Hut Point is a short stroll around the harbor basin from McMurdo. Its summit is marked by
Vince’s Cross, a memorial to a lost crew member of Robert Scott’s Discovery expedition of 1901-04. I’ve been out there a couple times now, enjoying the light at different times of day. Even in a single visit, one vantage point can appear like twilight…
…while another offers broad daylight — which in fact it is, around the clock throughout the Antarctic summer.
At the foot of the windswept hill sits Robert Scott’s Discovery hut, the earliest of Ross Island’s three historical heritage sites. This was Scott’s base for his first attempt to reach the South Pole. Although he and his party members Ernest Shackleton and Edward Wilson didn’t make it that far, they did set a new record (82 degrees latitude) for southernmost travel at the time.
The Discovery ship’s crew erected the prefabricated hut in February 1902. It wasn’t entirely successful. Its Australian outback-style design was ill-suited to the elements and a lack of insulation kept most of the party living on the icebound ship just offshore.
Still, it served as space for storage, social gatherings, and scientific work. It was home to early advances in the study of earth sciences (notably understanding the Southern Hemisphere’s weather patterns), and of geology and zoology in the McMurdo Dry Valleys and the Cape Crozier Emperor Penguin colony. It was also from here that Scott’s discoveries of King Edward VII Land and the Polar Plateau via the western mountains route were launched.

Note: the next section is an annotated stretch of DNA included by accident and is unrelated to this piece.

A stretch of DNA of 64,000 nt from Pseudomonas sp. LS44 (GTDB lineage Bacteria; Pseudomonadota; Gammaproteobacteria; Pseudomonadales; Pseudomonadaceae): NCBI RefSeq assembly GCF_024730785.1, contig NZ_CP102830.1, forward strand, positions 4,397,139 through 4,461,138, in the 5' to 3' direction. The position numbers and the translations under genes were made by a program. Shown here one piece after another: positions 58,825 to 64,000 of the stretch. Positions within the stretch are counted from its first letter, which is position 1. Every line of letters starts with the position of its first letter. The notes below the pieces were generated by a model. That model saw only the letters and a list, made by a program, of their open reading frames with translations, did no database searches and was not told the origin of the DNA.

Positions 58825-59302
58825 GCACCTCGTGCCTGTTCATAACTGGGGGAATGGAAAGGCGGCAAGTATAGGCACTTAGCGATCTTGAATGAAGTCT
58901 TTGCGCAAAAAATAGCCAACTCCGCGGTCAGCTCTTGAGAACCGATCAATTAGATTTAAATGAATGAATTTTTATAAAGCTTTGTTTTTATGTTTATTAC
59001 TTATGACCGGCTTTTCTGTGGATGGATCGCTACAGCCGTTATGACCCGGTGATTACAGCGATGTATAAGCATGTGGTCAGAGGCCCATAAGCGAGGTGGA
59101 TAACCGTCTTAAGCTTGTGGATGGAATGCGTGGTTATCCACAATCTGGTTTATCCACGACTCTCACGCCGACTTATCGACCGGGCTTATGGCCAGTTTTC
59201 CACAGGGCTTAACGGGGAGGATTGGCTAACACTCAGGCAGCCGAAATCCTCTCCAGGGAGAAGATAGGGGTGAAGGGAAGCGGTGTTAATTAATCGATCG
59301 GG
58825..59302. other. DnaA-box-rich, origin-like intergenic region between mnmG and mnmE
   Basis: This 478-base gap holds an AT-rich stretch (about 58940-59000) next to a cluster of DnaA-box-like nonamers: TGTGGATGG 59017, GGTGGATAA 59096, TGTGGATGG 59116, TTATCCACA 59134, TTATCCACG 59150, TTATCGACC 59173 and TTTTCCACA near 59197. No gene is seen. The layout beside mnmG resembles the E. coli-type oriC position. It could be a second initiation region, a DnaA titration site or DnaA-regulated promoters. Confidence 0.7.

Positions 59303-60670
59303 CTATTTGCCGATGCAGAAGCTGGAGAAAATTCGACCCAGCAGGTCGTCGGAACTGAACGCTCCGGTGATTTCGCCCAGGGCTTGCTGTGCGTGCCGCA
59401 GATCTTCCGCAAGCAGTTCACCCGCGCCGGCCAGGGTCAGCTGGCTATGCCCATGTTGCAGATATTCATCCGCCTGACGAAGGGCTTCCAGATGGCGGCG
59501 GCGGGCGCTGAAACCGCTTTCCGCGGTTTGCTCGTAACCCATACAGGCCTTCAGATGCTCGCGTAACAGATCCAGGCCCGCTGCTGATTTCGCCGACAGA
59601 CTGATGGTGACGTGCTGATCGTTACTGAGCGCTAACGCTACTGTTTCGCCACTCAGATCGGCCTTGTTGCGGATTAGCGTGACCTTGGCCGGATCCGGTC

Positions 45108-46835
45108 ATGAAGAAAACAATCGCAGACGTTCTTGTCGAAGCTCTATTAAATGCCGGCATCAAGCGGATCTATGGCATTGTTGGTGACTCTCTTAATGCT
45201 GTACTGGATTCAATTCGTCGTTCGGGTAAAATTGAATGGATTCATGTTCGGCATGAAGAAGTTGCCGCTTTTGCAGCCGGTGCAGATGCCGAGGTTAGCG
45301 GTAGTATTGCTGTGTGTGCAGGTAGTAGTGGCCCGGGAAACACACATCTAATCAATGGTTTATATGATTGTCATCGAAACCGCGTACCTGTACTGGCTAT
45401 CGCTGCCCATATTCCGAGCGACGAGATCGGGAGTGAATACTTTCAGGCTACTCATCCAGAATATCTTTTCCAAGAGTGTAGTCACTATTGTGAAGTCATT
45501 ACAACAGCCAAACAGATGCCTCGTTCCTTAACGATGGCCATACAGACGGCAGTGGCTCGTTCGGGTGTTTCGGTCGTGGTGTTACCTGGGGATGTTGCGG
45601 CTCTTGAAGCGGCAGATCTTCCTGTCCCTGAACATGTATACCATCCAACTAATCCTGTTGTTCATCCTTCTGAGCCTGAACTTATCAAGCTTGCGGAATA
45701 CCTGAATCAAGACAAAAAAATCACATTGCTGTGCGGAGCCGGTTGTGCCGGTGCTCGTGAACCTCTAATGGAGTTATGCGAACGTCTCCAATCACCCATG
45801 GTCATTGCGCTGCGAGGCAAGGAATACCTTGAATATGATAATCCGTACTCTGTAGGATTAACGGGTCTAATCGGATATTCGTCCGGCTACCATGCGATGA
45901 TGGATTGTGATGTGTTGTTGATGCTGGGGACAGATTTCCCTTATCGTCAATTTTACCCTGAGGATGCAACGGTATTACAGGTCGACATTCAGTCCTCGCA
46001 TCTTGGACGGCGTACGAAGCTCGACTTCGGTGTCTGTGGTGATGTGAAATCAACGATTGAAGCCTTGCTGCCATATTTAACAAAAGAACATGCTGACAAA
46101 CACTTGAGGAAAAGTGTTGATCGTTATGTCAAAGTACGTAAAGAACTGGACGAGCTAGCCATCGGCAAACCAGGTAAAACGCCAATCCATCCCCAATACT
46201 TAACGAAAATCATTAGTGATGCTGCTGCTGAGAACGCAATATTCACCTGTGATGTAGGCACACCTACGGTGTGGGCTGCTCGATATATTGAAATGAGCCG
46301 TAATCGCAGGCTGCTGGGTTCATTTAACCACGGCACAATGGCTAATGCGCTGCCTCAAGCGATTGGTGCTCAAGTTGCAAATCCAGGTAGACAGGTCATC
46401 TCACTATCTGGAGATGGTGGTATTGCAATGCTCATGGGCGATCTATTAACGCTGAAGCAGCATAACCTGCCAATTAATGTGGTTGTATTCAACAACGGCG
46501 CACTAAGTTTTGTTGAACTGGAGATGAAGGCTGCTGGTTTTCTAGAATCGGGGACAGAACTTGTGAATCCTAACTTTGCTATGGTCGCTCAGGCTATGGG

The hut and much of its contents are still coated with black greasy soot generated from seal blubber burnt for heat, light and food. Heating the space must have been an uphill battle; it feels colder inside than outside.
Both Scott and Shackleton re-used the hut on later expeditions as a staging post, rendezvous point, and safe refuge. The date on this crate, for example, reveals activity eight years later by Scott’s Terra Nova Expedition based at Cape Evans. Items were swapped between huts up until 1917, after which they lay dormant and literally froze in time. Seal blubber hangs preserved on hooks, garments hang from clotheslines and artifacts still line the shelves, similar to (but sparser than) Shackleton’s Nimrod hut that I visited a few days back.
Like Shackleton’s hut, Scott’s Discovery hut is maintained by the Antarctic Heritage Trust as part of the Ross Sea Heritage Restoration Project. All four sites under the Trust’s care are listed in the World Monuments Fund 2008 Watch List of the World’s 100 Most Endangered Sites, and hold Antarctic Specially Protected Area status under the Antarctic Treaty System.